How can a solid-state light, or LED, be a turtle friendly lighting alternative and save the lives of thousands of young sea turtles each year?
In South Florida, arguably the sea turtle capital of the United States, it is turtle nesting season. This typically runs from late March through October but May is the most active time. These tiny creatures begin to emerge from their gestation to surface on the beaches and start their dangerous journey into the Gulf of Mexico, Pacific and Atlantic Ocean.
Efforts have been made to protect nesting areas. Most female sea turtles return faithfully to the same beach each time they are ready to nest. Innate conditioning has instilled the instinct for the hatchlings to surface from the sand at night and orient themselves to the welcoming, safe harbor of the moon lit pristine waters. From here the young hatchlings are hidden from predators and dehydration. The juvenile turtles spend their first few years in the open oceans and then move to protected bays, estuaries and other near shore waters.
Human habitats, in the form of casinos, luxury high rises and beach homes, have emerged and created havoc for the sea turtles. At night, the artificial light emitted by these structures draw the hatchling sea turtles away from the waters and towards imminent death from dehydration, predators, and other man made dangers, like cars. In fact only 1 in 1,000 hatchlings make it to adulthood as they walk toward civilization and away from ocean waters.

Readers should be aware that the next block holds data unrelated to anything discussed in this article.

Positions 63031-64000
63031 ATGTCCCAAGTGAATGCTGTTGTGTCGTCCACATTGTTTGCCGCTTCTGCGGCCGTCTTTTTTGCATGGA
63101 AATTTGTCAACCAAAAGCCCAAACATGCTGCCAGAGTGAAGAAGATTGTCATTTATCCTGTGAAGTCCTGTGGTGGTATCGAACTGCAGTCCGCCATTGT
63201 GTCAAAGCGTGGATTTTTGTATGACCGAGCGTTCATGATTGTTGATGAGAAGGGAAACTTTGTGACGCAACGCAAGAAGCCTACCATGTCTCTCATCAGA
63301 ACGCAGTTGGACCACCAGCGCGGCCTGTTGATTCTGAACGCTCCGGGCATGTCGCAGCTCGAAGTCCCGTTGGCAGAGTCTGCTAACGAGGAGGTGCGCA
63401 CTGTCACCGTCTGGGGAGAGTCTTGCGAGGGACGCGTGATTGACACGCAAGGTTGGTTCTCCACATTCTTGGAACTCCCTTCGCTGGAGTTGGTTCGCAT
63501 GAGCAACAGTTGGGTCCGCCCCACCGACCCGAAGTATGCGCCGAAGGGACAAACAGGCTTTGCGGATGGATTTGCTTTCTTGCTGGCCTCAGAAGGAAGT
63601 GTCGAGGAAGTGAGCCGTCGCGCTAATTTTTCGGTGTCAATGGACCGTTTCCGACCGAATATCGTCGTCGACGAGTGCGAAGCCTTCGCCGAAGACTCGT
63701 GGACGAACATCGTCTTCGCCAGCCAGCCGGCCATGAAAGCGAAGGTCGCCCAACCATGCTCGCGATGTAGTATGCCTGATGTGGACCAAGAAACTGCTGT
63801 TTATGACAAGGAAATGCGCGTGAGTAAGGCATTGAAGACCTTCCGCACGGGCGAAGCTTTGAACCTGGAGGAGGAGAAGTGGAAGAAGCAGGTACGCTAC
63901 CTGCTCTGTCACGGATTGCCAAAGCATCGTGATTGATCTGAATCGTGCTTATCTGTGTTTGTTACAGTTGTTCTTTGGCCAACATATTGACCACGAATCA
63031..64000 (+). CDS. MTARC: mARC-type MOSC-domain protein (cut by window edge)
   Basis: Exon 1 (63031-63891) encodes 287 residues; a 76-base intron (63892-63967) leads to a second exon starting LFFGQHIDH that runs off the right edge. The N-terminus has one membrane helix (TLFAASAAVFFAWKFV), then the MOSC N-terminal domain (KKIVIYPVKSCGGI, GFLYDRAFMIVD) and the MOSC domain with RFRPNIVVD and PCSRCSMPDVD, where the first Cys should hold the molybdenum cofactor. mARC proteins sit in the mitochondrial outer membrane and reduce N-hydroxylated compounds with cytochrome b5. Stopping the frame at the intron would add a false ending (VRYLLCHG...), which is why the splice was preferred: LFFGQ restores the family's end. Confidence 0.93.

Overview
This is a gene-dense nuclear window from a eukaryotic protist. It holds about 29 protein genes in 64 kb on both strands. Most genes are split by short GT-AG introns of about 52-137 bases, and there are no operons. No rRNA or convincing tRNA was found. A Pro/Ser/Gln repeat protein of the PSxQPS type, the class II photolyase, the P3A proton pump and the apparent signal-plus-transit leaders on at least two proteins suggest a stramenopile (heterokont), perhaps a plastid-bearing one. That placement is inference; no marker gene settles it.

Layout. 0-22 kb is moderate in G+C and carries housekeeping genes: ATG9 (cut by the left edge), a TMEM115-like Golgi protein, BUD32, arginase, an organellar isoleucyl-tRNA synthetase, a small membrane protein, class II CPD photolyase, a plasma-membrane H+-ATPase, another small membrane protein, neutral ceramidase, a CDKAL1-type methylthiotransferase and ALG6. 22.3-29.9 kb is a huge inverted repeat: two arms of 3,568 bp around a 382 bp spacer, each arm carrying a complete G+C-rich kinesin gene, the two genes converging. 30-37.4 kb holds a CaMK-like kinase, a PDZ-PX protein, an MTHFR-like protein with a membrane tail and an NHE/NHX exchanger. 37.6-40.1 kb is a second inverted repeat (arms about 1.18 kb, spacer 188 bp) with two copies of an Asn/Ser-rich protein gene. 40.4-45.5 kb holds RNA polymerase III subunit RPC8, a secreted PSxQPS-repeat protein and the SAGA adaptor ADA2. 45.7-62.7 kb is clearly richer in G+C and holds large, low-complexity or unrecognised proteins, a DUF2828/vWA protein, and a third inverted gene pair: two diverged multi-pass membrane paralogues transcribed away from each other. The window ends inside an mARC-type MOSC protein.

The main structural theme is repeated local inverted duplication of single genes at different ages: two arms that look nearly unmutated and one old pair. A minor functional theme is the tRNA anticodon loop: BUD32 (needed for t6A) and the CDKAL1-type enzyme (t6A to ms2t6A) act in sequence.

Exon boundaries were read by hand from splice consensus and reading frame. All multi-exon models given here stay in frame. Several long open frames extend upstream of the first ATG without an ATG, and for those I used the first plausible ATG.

The Sea Turtle Conservancy, Florida Fish and Wildlife Conservation Commission are working with Gulf and Ocean front property owners to build solutions for reducing the intrusive lighting on the horizon. Colored incandescent lights were tried and failed. For years it seems no viable lighting option helped, until the idea of using turtle friendly lighting in the form of LED, was explored.
The benefits of LED lighting, including the reduced lumen output, directionality of the technology and longer spectrum of light wavelength, has had positive impacts.
In areas mandated by code and retrofitted to turtle friendly LED lighting, hatchling disorientation has diminished or completely disappeared and turtles have started nesting in areas which they avoided before.
Local laws and ordinances refer to “Turtle friendly lighting” and reducing light pollution. LED lights find themselves on the approved list of acceptable lighting and there are also sources of funding available to improve lighting to further protect sea turtles.
Next time you are at a beachfront hotel or any property on the shoreline during turtle nesting season, take note of the exterior lighting. If you see these little guys making their way to the ocean, you can thank the turtle friendly lighting using LEDs.